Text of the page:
Controlling pain during childbirth and post delivery may reduce the risk of postpartum depression, according to an editorial published in the journal Anesthesia & Analgesia.
The editorial is based on a new Chinese study that found women who had pain control with epidural anaesthesia during a vaginal delivery had a much lower risk for postpartum depression than women who didn’t have the epidural.
“Maximising pain control in labour and delivery with your obstetrician and anaesthesia team might help reduce the risk of postpartum depression,” said Katherine Wisner, MD, Northwestern University, Chicago, Illinois.
The study findings are among the few to examine the relationship between pain during labour and postpartum depression.
“It’s a huge omission that there has been almost nothing in postpartum depression research about pain during labour and delivery and postpartum depression,” said Dr. Wisner. “There is a well-known relationship between acute and chronic pain and depression.”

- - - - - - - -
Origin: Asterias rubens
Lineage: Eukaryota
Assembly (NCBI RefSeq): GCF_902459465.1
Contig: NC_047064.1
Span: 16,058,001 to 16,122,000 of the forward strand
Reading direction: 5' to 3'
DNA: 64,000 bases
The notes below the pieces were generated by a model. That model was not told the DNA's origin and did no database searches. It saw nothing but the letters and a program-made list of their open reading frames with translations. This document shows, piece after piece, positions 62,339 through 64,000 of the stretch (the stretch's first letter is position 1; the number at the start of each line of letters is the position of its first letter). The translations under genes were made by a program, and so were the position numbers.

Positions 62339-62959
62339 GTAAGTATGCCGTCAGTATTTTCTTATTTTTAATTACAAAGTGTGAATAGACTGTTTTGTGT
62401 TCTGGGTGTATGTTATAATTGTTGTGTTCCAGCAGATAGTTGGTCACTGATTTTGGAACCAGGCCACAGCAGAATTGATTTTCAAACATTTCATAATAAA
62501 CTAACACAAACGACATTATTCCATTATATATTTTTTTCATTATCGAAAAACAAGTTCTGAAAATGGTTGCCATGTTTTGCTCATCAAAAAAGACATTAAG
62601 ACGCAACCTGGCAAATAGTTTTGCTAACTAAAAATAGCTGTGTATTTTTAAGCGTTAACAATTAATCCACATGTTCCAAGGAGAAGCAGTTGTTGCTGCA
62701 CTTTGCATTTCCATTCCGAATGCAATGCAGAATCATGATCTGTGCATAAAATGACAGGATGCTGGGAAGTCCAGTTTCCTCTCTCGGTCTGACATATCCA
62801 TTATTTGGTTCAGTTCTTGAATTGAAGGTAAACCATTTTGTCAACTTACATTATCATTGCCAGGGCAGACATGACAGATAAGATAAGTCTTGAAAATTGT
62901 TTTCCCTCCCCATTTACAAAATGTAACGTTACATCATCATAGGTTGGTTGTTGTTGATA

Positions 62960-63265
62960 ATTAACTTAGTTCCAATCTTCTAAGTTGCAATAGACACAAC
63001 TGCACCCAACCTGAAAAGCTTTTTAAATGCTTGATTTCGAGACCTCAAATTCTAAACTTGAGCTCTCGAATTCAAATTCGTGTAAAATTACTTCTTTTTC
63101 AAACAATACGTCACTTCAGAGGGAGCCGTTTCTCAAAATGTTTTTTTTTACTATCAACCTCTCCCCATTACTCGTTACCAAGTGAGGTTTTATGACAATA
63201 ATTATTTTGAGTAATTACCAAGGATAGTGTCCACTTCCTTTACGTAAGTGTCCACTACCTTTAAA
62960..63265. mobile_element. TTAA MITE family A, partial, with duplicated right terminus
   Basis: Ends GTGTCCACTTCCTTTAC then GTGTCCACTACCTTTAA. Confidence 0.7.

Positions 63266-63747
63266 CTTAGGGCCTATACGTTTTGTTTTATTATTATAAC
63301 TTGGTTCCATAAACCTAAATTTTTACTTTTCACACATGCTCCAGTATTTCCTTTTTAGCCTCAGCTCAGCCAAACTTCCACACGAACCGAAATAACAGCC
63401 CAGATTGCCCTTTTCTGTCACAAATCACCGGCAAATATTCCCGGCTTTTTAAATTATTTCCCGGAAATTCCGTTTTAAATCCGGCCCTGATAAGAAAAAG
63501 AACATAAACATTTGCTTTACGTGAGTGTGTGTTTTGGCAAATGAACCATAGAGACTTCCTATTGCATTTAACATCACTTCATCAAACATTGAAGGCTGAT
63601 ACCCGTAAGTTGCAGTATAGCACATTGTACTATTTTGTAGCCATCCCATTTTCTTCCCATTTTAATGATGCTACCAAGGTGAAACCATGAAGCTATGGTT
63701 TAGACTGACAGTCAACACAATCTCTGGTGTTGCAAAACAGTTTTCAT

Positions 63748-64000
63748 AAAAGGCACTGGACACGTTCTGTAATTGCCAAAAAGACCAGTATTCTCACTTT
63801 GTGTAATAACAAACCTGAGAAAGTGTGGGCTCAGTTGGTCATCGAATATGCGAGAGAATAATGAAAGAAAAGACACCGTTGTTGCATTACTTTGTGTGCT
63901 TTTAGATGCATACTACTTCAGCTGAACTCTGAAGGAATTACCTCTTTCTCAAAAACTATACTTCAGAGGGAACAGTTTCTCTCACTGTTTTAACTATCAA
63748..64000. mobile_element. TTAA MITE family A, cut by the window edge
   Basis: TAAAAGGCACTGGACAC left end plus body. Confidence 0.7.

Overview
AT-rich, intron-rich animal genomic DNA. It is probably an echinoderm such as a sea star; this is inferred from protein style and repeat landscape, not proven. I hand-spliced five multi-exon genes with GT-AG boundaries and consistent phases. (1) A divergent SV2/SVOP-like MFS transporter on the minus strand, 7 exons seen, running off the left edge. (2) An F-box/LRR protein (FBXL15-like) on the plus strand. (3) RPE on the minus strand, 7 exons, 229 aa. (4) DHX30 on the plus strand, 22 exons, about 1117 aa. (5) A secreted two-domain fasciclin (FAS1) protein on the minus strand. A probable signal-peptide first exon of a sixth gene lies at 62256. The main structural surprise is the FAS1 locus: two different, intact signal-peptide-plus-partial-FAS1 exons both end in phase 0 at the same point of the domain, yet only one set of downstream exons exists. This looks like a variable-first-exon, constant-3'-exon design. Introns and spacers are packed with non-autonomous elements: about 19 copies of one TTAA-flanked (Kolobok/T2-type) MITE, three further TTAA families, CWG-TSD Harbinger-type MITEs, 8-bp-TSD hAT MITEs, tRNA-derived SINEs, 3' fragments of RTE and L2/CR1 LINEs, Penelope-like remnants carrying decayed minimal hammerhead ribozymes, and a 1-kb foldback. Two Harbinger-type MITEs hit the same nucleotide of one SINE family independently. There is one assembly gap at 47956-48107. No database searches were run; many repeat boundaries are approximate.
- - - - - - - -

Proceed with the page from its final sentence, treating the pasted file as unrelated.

The Chinese study found that women who had an epidural for pain relief during labour for a vaginal delivery had a 14% rate of depression at 6 weeks postpartum compared with nearly 35% rate of depression for those who did not have the pain relief. An epidural was the only means of pain control available to the women.
The study also found that breastfeeding was more common in the group who had an epidural for pain compared with those who did not (70% vs 50%).
“These findings are quite exciting and further research should be done to confirm them, especially in women at increased risk of postpartum depression and in women from other cultures,” said Dr. Wisner.
Biological and emotional factors contribute to postpartum depression, which affects 14.5% of women who give birth. A woman who has chronic pain 1 to 2 months after delivery should be screened for depression, noted Dr. Wisner.
Managing acute postpartum pain supports the new mother’s ability to emotionally attach and care for her infant, Dr. Wisner pointed out.
“Pain control gets the mother off to a good beginning rather than starting off defeated and exhausted,” she said. “Whether it’s vaginal or caesarean section delivery, pain control postpartum is an issue for all new mothers. There is no way to have a delivery without pain. The objective here is to avoid severe pain. Controlling that delivery pain so a woman can comfortably develop as a mother is something that makes a lot of sense.”